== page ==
“What is the maximum weight you can lift at work?” is a question we’re often asked. In this section, we answer more commonly asked questions and provide essential guidance on the weight limits for both one person and two people. 

Manual handling weight limits for one person

When it comes to manual handling weight limits for one person, the law is clear on what you can lift and the manner in which it can be done.

This image below, published by the Health and Safety Executive, gives a clear guide on what’s allowed by law:

manual handling weight limits for one person

Image Credit – HSE Guide To Manual Handling

As you can see, the legal manual handling limits vary depending on how the item is carried. Heavy items can be held close to the body, but if they have to be lifted above head height and placed on a shelf, for example, that limit decreases significantly.

It’s much harder to carry heavy things when your arms are extended, with greater strain placed on muscles and tendons. It’s at these ranges that injuries can occur, such as torn or strained muscles.

What is the 2-man lift weight limit in the UK?

The 2-man lift weight limit in the UK is different from the one-person limit. When two people lift a heavy item, they can carry a greater weight between them.

As a rule, they can increase the total sum of both individuals’ lifting limits by around two-thirds (2/3rds).

For example, two women (who can carry a maximum of 16kg each), could lift an extra 10.5kg (approximately), meaning they could carry 26.5kg between them as the legal weight limit.

Why are manual handling limits different for men and women?

Are you wondering why the maximum weight to lift at work is different for women than men? Let us look at the Manual Handling Operations Regulations 1992 guidance from the HSE. It states that generally, a healthy woman’s strength is less than her male counterpart. Women also generally have a smaller reach.

I can’t lift the maximum weight limit for my gender, what should I do?

The manual handling weight limits are not a rule as to how much you can lift. If you are asked to lift something you believe you cannot manage, you should speak to your employer. They should risk assess your lifting task, and provide you with assistance if you need it.

When lifting cannot be avoided

It is generally accepted that lifting is sometimes impossible in certain situations. However, even roles that engage in a lot of manual handling can benefit from having a better-organised working environment that will reduce the need to lift/transport heavy loads themselves.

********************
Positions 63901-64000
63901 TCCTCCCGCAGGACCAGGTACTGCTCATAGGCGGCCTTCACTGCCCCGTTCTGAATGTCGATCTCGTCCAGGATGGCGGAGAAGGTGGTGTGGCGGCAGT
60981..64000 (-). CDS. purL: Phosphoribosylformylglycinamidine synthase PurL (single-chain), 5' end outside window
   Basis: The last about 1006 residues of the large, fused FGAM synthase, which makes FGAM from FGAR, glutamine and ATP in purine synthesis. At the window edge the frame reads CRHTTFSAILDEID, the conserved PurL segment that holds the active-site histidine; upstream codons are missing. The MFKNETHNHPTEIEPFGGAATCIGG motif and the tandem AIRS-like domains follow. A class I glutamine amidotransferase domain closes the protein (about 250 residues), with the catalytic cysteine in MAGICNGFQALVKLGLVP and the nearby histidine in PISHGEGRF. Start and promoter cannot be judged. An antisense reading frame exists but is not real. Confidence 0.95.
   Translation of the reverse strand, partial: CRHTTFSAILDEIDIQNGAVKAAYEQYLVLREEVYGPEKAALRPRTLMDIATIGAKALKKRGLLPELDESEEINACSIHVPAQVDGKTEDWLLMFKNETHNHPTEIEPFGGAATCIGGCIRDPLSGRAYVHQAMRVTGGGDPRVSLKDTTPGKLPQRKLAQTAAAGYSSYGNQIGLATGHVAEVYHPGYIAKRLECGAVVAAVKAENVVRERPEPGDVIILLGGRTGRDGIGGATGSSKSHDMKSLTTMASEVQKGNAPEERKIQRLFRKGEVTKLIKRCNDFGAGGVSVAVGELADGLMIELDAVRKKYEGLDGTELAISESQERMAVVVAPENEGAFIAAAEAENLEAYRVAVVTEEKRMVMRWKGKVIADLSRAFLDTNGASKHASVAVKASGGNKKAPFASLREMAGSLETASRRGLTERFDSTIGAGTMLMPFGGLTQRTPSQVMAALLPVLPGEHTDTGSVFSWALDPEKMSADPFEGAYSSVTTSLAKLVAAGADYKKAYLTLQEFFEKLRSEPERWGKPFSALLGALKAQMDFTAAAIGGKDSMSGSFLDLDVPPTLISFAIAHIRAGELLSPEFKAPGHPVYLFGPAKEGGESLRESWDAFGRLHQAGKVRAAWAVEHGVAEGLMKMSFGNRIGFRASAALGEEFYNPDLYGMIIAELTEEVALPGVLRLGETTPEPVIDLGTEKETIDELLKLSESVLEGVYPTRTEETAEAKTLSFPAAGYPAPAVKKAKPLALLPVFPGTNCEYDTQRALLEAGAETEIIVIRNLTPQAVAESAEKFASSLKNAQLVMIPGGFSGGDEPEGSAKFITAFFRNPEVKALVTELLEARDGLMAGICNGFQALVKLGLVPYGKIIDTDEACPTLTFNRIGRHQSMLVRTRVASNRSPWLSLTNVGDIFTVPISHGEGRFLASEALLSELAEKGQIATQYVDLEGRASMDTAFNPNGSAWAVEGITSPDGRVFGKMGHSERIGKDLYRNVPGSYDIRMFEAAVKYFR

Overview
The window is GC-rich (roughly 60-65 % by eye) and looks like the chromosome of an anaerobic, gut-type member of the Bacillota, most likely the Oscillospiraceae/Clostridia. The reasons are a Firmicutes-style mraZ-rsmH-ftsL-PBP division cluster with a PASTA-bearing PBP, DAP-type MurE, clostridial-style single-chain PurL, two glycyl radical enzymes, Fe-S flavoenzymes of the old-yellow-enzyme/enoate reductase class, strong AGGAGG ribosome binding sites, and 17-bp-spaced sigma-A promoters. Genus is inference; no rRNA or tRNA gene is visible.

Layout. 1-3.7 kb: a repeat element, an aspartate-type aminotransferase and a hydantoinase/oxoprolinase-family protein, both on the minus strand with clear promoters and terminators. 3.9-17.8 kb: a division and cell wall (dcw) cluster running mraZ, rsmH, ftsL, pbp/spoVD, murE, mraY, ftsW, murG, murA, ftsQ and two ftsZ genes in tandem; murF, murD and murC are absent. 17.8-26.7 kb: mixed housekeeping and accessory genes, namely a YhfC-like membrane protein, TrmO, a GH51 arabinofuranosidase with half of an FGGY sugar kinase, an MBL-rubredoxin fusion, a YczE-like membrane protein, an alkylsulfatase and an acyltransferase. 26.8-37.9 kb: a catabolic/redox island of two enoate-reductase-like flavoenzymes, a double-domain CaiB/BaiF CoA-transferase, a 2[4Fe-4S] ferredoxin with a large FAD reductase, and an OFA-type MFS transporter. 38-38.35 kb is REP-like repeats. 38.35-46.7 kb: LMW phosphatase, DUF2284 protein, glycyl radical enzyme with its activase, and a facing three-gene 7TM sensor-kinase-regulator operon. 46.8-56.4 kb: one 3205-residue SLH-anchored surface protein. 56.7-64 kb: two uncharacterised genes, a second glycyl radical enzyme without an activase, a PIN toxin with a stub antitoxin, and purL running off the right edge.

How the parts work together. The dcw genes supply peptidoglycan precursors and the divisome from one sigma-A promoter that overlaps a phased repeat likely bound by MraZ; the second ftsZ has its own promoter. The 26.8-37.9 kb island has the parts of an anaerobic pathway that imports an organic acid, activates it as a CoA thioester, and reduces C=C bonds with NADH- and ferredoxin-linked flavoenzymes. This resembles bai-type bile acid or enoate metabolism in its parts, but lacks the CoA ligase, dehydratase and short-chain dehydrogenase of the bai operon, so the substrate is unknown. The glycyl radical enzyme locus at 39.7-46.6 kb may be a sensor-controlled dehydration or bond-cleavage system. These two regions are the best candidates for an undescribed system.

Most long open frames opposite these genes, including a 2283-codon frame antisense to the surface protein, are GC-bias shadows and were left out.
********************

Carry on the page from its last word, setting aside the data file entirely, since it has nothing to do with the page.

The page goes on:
If you do need to move something heavy, there are certain ways you can reduce the risk to yourself and others:

  • Whilst lifting, avoid twisting and/or stooping
  • Try to minimise carrying distances
  • Optimise storage area
  • Assess whether the load can be safely broken down into smaller components
  • Avoid lifting from the floor, or above the shoulders where possible

I can lift over the manual handling weight limits – why can’t I lift more at work?

No matter how strong you are, there are risks involved with lifting over the maximum lifting limits. If you repeatedly lift heavy items, it can take its toll on your muscles and joints. This could lead to long-term problems.

We would strongly advise you to be aware of the manual handling limits when lifting and carrying objects at work.

Even though these steps can reduce the risk of musculoskeletal disorders, it all depends on whether or not employees adhere to the training/advice. The Manual Handling Regulations 1992 recently had changes made to it to benefit those who carry out manual handling labour.  It is vital that employees take responsibility for their own safety also. It is up to them to implement the training given by their employers. Therefore if employees are fully trained in manual handling but are injured due to their own negligence a claim for personal injury is less likely. 

Training aside, tailoring certain techniques to certain roles has proven to be a much more effective way of reducing injuries caused by manual handling. 

Factors That Could Affect The Weight Limit For Manual Handling

When addressing the question “what is the maximum weight you can lift at work?” it’s important to remember the advised upper limits. However, these limits are not always relevant. Whilst you should never exceed the upper limits, it’s key to know that these limits can be lower. The reasons for the advised maximum manual handling weight limit being lower, vary from scenario to scenario.